First of all, Stonehaven guarantees no negative equity. This means that your property will be sold for the best price obtainable to repay the initial loan amount. However, if the amount obtained for the property is not sufficient to repay the initial loan amount and the solicitor’s fee, Stonehaven will not ask your beneficiaries to pay the extra costs. You are therefore guaranteed to never have to pay more than the value of your property, a major relief for your beneficiaries.

Stonehaven also guarantees portability which means that if you move to a new property which meets the requirements of Stonehaven equity release plans, your existing equity release plan with the same terms and conditions can be transferred to your new property. If your new property is lower in value compared to your previous property, you will have to repay a portion of the loan. However, if your new property is higher in value than your previous property, you can choose to increase your loan.

Other benefits the equity release schemes of Stonehaven are:

• One fixed interest rate for the entire duration of the loan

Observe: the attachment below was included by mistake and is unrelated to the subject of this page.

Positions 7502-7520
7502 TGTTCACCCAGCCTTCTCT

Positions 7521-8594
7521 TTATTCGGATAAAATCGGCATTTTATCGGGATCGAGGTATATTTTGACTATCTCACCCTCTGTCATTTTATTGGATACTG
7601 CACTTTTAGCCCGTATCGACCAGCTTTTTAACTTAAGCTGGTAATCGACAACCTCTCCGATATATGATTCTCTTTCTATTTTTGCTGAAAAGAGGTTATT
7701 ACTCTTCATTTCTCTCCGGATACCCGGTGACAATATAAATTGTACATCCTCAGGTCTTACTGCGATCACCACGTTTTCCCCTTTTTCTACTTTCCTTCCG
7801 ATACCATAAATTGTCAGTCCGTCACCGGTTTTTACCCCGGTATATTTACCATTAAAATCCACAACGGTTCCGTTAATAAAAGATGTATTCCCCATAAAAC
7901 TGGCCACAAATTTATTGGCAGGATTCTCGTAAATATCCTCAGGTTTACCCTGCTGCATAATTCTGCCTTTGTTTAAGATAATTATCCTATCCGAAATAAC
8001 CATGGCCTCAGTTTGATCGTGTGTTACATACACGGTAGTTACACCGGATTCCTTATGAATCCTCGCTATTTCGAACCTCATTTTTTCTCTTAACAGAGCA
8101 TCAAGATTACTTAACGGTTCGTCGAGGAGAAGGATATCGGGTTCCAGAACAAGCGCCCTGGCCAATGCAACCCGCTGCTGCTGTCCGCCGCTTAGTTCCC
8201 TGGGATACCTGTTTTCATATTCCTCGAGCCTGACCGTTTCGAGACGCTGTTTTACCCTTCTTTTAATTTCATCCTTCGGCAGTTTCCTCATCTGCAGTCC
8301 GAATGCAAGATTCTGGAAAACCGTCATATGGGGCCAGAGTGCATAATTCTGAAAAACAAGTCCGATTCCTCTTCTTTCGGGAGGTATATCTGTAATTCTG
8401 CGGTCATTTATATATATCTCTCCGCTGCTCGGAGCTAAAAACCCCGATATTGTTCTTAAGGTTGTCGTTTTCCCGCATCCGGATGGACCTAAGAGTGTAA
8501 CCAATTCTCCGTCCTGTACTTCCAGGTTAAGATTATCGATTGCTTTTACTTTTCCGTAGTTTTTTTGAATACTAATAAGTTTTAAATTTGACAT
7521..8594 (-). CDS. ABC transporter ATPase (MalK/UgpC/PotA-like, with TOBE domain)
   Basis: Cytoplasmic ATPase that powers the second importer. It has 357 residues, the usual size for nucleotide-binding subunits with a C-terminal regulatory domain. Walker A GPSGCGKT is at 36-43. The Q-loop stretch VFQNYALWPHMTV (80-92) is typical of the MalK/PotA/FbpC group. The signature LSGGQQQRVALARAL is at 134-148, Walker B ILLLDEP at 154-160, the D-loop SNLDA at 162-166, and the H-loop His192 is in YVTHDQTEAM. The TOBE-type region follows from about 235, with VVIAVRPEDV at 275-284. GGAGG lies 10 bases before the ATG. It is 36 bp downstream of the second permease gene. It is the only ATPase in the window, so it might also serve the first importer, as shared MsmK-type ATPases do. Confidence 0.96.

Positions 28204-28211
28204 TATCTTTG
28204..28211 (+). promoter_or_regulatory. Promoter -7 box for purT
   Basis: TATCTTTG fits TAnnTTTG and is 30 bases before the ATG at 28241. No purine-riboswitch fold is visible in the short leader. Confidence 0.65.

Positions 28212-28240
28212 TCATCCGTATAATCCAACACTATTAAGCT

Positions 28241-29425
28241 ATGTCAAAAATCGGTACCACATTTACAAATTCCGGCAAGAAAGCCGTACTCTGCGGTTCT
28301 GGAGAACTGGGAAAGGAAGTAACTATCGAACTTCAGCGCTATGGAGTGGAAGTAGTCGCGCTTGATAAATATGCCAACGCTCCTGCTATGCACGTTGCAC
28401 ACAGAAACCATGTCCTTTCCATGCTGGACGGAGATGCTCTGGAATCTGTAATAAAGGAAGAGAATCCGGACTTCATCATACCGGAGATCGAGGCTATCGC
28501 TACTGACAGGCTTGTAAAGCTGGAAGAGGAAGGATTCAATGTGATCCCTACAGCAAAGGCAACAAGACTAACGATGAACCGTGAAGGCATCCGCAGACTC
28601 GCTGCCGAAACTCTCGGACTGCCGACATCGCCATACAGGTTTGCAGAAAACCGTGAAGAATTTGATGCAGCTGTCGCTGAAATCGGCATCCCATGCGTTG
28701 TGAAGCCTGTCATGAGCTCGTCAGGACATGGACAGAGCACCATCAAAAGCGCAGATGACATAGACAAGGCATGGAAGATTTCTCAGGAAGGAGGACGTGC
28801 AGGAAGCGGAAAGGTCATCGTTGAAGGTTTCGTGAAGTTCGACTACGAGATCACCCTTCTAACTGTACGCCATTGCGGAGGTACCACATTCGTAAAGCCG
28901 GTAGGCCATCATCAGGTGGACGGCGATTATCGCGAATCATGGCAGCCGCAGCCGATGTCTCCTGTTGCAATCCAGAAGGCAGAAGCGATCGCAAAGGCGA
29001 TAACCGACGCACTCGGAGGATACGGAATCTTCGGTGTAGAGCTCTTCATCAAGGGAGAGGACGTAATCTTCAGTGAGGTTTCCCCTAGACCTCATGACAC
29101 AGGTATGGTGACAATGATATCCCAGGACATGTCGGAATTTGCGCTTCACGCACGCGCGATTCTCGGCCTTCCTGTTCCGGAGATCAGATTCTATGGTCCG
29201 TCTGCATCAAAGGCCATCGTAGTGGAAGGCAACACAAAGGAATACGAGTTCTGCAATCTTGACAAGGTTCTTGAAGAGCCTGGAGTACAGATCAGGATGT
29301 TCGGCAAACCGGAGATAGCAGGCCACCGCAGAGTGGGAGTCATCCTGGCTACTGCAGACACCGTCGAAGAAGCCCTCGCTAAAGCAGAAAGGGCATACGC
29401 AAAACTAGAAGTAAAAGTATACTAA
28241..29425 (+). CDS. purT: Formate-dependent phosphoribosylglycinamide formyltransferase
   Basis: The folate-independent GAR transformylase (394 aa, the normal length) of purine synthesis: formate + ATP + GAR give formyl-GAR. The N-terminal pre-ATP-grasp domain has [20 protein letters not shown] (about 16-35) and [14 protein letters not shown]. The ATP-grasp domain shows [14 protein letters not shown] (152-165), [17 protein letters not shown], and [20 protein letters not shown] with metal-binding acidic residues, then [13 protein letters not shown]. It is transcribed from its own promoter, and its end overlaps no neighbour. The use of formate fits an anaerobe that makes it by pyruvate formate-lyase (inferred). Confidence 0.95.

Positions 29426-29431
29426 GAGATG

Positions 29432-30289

• Repayment is only required after your death or after you have moved into long-term care
• You retain full ownership of your property until it is sold

Stonehaven is not the only mortgage provider for equity release schemes. You have a variety of other options; however, they may not offer these same benefits. The fact that they have an interest only mortgage where other companies may not makes them an interesting party in the lifetime mortgage industry.

Stonehaven certainly filled a void in the interest only sphere. In most cases when you come across an interest only mortgage you have to pay the interest back with disposable income. It means unless you can prove you have extra income that you can use towards the mortgage you may be denied for the plan.